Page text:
SIR Keir Starmer last night hailed a major turning point as Labour were finally given a clean bill of health on anti-semitism.
The Labour boss issued another grovelling apology to thousands of activists and members who were let down and driven out by the party after facing “appalling abuse” under ex-chief Jeremy Corbyn.
Sir Keir Starmer will claim ‘the Labour Party has changed’ after years of allegations of Jew-hate[/caption]
The party leader will announce today that Labour has cleared the backlog of anti-semitism complaints and overhauled their internal structures for handling them properly.
They have kicked hundreds of people out of the party who campaigned against equalities rules and recommendations to rid the party of hatred.
More than 120 cases have been scrutinized by an internal panel in the last year alone.
It came after the Commission accused the party of being unlawful in 2020 after a damning probe said they were responsible for unlawful acts of harassment and discrimination.
Labour was forced to put forward a plan of action to stop political interference in anti-semitism claims, provide training to those handling complaints, and end harassment and anti-semitic tropes.
The party could have faced legal action if they’d failed to comply.
Sir Keir will today claim “the Labour Party has changed” after equalities chiefs gave them the all clear after years of allegations of Jew-hate.
But he warned that the news from the Equality and Human Rights Commission should be a moment of “reflection”, not celebration – and he would continue to push for change.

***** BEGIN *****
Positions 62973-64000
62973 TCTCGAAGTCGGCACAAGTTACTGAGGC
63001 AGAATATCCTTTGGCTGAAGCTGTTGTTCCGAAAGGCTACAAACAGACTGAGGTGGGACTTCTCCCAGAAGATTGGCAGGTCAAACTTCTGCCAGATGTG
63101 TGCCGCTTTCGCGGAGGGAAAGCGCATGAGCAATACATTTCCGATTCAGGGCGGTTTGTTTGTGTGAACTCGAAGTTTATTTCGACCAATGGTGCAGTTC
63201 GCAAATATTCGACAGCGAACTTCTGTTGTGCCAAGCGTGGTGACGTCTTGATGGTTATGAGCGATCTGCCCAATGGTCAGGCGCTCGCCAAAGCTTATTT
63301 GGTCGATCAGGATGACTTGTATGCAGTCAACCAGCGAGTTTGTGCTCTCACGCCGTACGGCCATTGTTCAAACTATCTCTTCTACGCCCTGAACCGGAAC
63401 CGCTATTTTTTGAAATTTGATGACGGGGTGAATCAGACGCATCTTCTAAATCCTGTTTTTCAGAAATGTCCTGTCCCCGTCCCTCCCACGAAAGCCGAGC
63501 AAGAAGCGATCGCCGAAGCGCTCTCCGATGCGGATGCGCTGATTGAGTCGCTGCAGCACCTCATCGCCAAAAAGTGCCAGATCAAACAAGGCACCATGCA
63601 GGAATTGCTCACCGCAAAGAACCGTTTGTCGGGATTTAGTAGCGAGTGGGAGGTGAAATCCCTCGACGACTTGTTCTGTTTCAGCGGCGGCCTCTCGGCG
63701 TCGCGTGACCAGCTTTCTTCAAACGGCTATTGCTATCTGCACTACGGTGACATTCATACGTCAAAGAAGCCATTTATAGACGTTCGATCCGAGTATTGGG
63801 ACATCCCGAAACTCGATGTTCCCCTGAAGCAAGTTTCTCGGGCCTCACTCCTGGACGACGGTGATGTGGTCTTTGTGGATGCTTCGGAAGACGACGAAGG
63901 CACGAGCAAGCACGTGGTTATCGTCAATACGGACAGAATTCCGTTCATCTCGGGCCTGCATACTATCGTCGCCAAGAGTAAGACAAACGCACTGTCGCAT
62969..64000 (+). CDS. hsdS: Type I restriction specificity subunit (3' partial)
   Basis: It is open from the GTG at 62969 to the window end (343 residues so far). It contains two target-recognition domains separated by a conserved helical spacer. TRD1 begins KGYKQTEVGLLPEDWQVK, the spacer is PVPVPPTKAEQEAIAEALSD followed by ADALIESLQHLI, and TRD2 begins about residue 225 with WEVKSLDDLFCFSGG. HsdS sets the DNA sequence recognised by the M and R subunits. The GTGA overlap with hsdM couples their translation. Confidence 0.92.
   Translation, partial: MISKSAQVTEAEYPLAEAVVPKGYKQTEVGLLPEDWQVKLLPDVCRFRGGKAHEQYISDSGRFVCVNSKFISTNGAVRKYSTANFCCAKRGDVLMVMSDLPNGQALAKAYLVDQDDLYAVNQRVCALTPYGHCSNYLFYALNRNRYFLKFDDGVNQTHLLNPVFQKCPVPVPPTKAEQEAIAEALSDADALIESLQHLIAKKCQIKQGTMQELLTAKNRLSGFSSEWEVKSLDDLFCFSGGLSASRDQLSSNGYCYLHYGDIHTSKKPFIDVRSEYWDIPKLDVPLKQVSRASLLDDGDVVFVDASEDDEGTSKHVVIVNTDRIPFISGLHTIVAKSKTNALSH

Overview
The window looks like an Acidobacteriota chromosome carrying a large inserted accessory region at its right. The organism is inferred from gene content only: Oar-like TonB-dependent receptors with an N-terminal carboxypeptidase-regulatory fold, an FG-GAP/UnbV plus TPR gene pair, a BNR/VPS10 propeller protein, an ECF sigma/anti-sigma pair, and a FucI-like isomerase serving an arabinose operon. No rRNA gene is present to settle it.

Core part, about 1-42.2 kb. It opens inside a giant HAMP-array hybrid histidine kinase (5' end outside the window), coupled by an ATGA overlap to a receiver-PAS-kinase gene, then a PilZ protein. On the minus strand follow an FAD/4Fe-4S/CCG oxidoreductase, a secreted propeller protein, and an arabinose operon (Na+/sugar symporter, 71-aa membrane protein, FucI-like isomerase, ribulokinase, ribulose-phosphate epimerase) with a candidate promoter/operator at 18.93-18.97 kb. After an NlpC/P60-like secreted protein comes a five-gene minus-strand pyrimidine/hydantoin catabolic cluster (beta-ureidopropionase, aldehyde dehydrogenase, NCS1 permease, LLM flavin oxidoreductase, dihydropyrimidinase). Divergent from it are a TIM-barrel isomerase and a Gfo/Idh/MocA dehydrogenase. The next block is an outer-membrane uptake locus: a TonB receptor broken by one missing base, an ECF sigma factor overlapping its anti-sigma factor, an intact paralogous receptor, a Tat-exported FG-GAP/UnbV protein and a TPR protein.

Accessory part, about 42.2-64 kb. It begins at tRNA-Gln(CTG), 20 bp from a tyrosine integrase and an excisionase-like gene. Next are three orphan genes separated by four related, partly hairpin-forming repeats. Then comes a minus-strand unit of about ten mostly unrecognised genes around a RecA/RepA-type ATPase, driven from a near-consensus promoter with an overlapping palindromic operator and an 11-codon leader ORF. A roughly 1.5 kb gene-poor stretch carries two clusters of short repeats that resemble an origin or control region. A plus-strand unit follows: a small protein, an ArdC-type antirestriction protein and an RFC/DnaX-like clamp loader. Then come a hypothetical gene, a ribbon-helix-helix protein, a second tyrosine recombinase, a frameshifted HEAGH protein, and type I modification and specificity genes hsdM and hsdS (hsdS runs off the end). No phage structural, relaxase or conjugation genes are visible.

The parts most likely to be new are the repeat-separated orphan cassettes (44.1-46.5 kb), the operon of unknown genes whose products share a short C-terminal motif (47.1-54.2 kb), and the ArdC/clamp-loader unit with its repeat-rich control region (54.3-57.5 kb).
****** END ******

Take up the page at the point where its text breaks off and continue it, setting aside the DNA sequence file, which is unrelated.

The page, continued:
Sir Keir will say today: “To all those who were hurt, who were let down, who were driven out of our party, who no longer felt it was their home, who suffered the most appalling abuse.
“Today, on behalf of the entire Labour Party, I say sorry.
“What you have been through can never be undone. Apologies alone cannot make it right”.
He added that the “job of restoring Labour is not complete” but is a sign they are “heading in the right direction”.
Labour will enshrine changes to their governing laws in the party’s rule book.
Ex-party boss Mr Corbyn still hasn’t been given the Labour whip back after refusing to apologise or retract his comments where he downplayed the probe – and said anti-semitism allegations had been whipped up by his critics.
Marcial Boo, Chief Executive of the Equality and Human Rights Commission, said today after their probe finished: “All organisations, whether they are firms, charities or public bodies, have a duty to protect their members and employees. Britain’s equality laws apply to them all.
“Those organisations in the public eye have a particular responsibility to comply with the law, and to set high standards in tackling discrimination, including all forms of racism.
“On 31 January 2023, we concluded our monitoring as we were satisfied that the Party had implemented the necessary actions to improve its complaints, recruitment, training and other procedures to the legal standards required.
“This will help to protect current and future Labour Party members from discrimination and harassment.
“No organisation is above the law. Every employer and every public body must take active steps to address racism and all other forms of illegal discrimination.”